“The 5 Stages of Healing from Trauma” copyright Licia Berry 2013, All Rights Reserved
While organizing my local One Billion Rising event in Tallahassee, I was reminded of the different stages of the process of healing after trauma because I saw women in every stage attracted or repelled by the event, based on where they appeared to be in their recovery.
I’ve healed myself from a lot of things, including physical, sexual, verbal and emotional assault, as my readers know. My recovery process began when I was 23 years old in a therapist’s office in Atlanta, where I first learned the name for what had happened to me. It’s been a long journey of 25 years since that day; I’m going to be 48 years old in April, and I’m happy to say that I am at the other end of a spectrum that I have developed in my practice of observing and recording my healing. I wrote about this spectrum of healing after trauma in my 2012 book SOUL COMPOST (available for purchase here).
After a diagnosis of PTSD in 1990, I began my long process of climbing the rungs of the ladder to wholeness and a happy, actualized life. I’m happy to say that I am now an expert in PTG, or Post Traumatic Growth, defined as positive psychological change as a result of one’s struggle with a highly challenging, stressful, and traumatic event. We all know the old saying, “what doesn’t kill me makes me stronger”; as it turns out, there is a scientific term for this phenomenon that is measurable. “This growth is measured by the Posttraumatic Growth Inventory (PTGI; Tedeschi & Calhoun, 1996), a 21-item instrument for assessing positive outcomes in people who have experienced traumatic events. Five domains or factors are contained within the larger construct of PTG and are measured on subscales within the PTGI. The five factors include Relating to Others (greater intimacy and compassion for others), New Possibilities (new roles and new people), Personal Strength (feeling personally stronger), Spiritual Change (being more connected spiritually), and a deeper Appreciation of Life (Tedeschi & Calhoun, 2004).” (quoted from SOUL COMPOST, 2012 by Licia Berry)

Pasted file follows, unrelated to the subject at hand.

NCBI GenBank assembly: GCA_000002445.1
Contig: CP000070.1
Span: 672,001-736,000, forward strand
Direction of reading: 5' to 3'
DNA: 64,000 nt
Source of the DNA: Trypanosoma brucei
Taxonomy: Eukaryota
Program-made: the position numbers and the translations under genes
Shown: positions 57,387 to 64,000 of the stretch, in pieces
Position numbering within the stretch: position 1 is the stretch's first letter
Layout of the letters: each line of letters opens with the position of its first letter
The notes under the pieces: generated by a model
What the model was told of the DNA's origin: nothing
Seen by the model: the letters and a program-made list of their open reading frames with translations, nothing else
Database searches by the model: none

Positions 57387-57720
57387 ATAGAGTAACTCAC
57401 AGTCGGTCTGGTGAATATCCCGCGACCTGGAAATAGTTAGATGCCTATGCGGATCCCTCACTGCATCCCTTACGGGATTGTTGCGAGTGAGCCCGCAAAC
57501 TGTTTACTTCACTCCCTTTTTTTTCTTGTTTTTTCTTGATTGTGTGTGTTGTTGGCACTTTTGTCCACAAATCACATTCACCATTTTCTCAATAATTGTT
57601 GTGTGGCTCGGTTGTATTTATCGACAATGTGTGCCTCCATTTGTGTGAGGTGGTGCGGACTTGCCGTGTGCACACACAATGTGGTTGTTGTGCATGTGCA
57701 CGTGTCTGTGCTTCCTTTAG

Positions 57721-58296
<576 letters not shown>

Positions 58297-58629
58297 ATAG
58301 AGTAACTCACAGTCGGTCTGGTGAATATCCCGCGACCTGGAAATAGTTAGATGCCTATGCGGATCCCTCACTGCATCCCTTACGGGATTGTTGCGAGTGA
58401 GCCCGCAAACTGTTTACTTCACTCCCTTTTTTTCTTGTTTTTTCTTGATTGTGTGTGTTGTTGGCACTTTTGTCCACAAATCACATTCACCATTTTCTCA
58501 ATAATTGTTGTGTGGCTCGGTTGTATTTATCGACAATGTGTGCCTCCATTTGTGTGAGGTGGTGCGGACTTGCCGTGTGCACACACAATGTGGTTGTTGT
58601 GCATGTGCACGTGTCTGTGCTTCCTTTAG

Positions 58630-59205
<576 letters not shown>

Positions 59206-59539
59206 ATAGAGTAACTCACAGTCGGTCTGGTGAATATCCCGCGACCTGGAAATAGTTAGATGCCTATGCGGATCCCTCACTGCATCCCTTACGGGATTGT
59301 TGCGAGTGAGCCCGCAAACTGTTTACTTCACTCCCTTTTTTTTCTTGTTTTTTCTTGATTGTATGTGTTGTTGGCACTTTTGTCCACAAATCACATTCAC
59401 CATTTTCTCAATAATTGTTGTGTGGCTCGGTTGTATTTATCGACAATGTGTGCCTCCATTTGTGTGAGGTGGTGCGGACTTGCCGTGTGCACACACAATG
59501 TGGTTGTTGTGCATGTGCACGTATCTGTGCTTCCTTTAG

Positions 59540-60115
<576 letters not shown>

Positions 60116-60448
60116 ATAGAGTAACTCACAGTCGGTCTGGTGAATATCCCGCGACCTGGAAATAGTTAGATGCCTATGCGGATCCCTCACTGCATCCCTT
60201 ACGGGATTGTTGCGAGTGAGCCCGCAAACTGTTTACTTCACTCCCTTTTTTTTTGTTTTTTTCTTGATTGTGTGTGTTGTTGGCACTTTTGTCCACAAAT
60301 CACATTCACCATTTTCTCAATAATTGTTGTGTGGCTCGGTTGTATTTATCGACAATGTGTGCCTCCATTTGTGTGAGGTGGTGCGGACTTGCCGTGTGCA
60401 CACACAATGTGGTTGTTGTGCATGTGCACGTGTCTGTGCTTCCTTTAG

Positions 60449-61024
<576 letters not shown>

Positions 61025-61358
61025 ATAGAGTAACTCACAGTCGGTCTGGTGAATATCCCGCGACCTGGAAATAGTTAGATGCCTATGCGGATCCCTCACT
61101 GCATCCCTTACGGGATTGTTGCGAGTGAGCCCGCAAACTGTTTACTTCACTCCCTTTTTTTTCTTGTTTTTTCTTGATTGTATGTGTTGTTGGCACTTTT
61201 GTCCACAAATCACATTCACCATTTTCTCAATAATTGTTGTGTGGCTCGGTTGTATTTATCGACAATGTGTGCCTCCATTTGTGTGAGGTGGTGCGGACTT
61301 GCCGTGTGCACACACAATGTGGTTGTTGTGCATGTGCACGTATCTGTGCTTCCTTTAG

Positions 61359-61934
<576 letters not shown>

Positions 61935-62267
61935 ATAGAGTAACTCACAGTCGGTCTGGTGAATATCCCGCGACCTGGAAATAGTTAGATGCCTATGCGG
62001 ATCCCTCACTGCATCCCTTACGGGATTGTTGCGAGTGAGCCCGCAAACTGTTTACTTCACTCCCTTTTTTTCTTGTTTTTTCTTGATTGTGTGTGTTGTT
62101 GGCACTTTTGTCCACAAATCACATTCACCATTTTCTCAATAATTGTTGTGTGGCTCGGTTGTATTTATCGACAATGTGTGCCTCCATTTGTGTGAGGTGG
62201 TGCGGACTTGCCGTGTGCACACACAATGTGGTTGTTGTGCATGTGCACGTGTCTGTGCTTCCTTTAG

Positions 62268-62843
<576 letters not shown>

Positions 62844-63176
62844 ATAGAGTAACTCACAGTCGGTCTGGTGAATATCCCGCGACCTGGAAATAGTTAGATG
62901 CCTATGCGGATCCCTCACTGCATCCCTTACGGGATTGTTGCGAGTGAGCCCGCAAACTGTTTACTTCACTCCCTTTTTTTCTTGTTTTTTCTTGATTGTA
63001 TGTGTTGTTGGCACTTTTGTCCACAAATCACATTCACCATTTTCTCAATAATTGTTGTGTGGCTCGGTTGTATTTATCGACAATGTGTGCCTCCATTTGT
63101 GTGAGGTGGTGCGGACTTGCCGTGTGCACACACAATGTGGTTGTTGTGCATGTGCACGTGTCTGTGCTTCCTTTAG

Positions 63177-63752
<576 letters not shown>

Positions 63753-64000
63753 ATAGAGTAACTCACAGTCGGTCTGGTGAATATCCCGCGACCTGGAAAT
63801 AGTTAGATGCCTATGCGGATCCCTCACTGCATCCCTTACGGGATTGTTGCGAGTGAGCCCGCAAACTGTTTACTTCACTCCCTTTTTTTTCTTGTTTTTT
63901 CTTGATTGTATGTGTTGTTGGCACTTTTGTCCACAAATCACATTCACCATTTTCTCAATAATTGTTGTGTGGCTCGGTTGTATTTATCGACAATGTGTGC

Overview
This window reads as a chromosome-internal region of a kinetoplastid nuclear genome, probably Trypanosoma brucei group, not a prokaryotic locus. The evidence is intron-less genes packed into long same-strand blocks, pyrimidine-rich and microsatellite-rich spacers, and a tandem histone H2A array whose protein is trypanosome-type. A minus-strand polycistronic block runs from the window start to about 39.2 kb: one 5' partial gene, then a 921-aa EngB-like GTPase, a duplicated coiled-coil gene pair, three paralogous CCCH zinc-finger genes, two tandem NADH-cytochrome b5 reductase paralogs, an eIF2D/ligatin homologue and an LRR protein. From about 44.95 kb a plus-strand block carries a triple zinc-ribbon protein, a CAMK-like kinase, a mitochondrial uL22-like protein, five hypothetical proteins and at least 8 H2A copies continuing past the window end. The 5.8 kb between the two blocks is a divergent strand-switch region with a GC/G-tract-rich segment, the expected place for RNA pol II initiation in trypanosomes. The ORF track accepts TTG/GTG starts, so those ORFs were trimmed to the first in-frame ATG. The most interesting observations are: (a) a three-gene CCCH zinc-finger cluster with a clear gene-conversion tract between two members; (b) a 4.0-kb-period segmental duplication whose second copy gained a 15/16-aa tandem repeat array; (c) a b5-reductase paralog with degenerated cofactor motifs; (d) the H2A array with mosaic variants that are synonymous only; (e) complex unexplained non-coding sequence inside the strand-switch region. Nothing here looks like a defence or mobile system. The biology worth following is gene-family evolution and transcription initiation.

I developed this spectrum of healing after trauma only after living through each of the 5 stages:
Victim > Survivor > Thriver > Server > Empowered Server
A short (and incomplete) description of each stage follows:
I call this the “Puddle on the Floor” stage. After a traumatic experience, the person who lived through the trauma may feel paralyzed, lifeless, as if there is no energy or will in them. From a shamanic perspective, it is the stealing of the life force from the victim that creates the sensation of lifelessness. From a psychological perspective, the shattering of the person’s well-being creates a schism in their psyche that renders them temporarily powerless. This is a dangerous stage because the Victim is very vulnerable, and it is essential that they seek assistance immediately from a qualified helper or someone who genuinely loves them. If they do not seek help, a pattern of learned helplessness can settle in and the person can feel powerless as they remain stuck in this stage.